[0137] The communications unit acting as a master unit AP1-4 should also be capable of accepting handoff requests from slave units MT and preferably also capable of acknowledging those handoff requests. It should also be capable of forwarding received handoff requests to at least one neighboring master unit AP1, preferably using a fixed network 12 connecting them. This unit AP1-4 should also be able to receive requests to page at least one slave unit from the fixed network 12 and also be adapted to schedule paging processes used to attempt connection with a plurality of slave units MT.

[0138] If a number of requests from a plurality of slave units MT exceeds the available capacity of a communications unit acting as a master unit to finalize paging procedures before expiry of any one or more page scan windows of the requesting slave units, the affected communications unit should be adapted to communicate a signal indicative of the congestion to one or more further communications units acting as master units AP1-6. If a request from a slave unit involves a master unit AP1-6 which is congested, the slave unit should be informed by its currently connected master unit AP1 that it must wait for its handoff, by for example staying in a continuous page scan for an extended period.

[0139] A situation may arise in which a communications unit AP3 which is acting as a master unit and in which has been activated a paging procedure receives a message indicative of a successful connection between a further communications unit acting as a master unit AP2 and the slave unit MT which was the initiator of the hand off request. Under these circumstances, the affected master unit AP3 should be adapted to stop paging that particular slave unit MT. The communications unit AP2 which does establish a successful connection with the slave unit MT, should send an acknowledgment message indicative of successful paging to at least one further master unit, and preferably to each other master unit which is paging the same slave unit.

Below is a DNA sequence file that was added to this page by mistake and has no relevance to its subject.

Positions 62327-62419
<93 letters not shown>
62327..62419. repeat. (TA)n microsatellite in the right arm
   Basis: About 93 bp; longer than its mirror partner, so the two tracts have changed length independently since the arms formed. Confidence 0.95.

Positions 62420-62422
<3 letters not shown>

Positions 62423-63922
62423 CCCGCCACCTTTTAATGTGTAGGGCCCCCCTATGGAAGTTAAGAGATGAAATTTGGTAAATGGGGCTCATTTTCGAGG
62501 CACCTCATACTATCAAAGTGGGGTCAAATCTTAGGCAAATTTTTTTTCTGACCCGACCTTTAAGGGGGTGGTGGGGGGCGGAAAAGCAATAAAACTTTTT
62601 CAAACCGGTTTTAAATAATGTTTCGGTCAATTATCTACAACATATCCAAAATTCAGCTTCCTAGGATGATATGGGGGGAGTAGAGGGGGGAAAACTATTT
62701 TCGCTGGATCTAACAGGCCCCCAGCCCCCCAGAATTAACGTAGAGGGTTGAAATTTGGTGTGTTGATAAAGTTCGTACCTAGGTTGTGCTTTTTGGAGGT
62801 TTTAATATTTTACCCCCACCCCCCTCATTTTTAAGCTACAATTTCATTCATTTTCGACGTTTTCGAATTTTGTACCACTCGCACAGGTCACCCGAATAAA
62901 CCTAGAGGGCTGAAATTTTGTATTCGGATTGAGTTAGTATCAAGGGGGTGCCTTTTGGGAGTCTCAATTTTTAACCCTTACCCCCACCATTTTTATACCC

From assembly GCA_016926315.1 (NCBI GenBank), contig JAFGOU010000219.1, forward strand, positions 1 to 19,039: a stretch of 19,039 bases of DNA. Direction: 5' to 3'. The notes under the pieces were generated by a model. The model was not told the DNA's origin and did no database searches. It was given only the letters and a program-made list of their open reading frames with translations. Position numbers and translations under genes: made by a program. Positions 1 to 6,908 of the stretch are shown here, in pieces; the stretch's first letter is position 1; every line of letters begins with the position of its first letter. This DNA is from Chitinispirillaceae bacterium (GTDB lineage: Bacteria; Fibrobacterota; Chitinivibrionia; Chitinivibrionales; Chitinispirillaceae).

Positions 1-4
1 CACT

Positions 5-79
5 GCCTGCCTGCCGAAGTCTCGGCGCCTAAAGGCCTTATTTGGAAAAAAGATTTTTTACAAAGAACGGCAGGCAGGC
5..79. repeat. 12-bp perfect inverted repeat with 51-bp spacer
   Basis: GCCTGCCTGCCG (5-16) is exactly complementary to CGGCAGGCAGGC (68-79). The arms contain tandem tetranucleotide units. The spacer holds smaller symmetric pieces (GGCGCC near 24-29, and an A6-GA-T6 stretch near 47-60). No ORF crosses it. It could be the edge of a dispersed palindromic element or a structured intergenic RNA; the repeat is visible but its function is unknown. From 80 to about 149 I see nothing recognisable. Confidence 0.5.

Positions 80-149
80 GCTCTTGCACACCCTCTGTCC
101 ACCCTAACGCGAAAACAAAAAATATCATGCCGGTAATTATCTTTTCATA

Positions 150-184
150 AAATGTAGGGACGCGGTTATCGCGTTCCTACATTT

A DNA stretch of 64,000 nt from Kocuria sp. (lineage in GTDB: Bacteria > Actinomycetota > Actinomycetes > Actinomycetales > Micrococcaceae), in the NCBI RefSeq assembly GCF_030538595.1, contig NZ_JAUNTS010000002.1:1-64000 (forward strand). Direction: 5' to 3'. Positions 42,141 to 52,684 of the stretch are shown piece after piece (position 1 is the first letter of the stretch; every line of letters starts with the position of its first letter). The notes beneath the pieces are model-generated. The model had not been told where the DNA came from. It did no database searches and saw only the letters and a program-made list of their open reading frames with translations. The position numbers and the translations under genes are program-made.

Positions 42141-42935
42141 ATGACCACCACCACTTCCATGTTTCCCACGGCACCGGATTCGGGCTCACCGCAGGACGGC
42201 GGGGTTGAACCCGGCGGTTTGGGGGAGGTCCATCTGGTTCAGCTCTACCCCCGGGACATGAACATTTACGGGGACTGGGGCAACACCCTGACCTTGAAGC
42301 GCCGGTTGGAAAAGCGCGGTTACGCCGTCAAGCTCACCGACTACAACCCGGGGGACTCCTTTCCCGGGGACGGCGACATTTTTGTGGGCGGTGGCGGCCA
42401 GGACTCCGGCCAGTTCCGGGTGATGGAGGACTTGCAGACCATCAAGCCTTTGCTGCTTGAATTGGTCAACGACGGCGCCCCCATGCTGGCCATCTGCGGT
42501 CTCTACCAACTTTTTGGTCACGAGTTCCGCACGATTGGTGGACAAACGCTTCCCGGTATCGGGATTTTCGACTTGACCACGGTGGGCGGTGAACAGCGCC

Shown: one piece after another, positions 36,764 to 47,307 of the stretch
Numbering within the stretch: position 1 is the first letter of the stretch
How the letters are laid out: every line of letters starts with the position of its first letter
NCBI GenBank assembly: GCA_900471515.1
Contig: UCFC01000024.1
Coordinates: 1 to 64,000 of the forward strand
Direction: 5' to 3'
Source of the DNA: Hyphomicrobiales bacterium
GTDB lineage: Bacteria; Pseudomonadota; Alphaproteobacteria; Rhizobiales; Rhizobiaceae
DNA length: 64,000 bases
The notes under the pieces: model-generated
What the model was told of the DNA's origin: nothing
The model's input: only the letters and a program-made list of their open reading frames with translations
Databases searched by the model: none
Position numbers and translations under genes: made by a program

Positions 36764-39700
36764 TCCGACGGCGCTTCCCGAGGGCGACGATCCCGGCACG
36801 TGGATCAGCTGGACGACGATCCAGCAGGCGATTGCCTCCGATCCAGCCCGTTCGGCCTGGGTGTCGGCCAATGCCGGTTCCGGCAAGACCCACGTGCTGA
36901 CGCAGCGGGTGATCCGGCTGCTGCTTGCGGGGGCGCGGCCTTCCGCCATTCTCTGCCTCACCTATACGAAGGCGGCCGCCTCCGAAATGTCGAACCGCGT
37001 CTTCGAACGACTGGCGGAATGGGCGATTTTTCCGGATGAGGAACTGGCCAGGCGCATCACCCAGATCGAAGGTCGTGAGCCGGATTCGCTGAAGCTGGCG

[0140] While the present invention has been particularly shown and described with respect to a preferred embodiment, it will be understood by those skilled in the art that changes in form and detail may be made without departing from the scope and spirit of the invention.

Glossary
Code Meaning
AP Access Point
BT Bluetooth
CAN Controller Area Network
FHS Bluetooth Frequency Hop Synchronization packet
HCI Host Controller Interface
IAPP Inter Access Point Protocol
ID Bluetooth Identity packet
LAN Local Area Network
MT Mobile terminal
NTP Network Time Protocol
RFC Request for Comments
SRN Shared Resource Network

[0141] References useful for understanding the present invention.

[0142] The Bluetooth SIG, “Bluetooth specification v.1.1”, February 2001.

[0143] Cellular IP project at Columbia University: http://comet.ctr.columbia.edu/cellularip

[0144] R. Ramjee, T. La Porta, “IP micro-mobility support using HAWAII”, draft-ramjee-micro-mobility-hawaii-00.txt, February 1999, work in progress.

[0145] C. Castelluccia, “An Hierarchical Mobile IPv6 Proposal”, INRIA TR-0226, November 1998, http://www.inrialpes.fr/Planete/people/ccastel/index.html

[0146] ANNEX: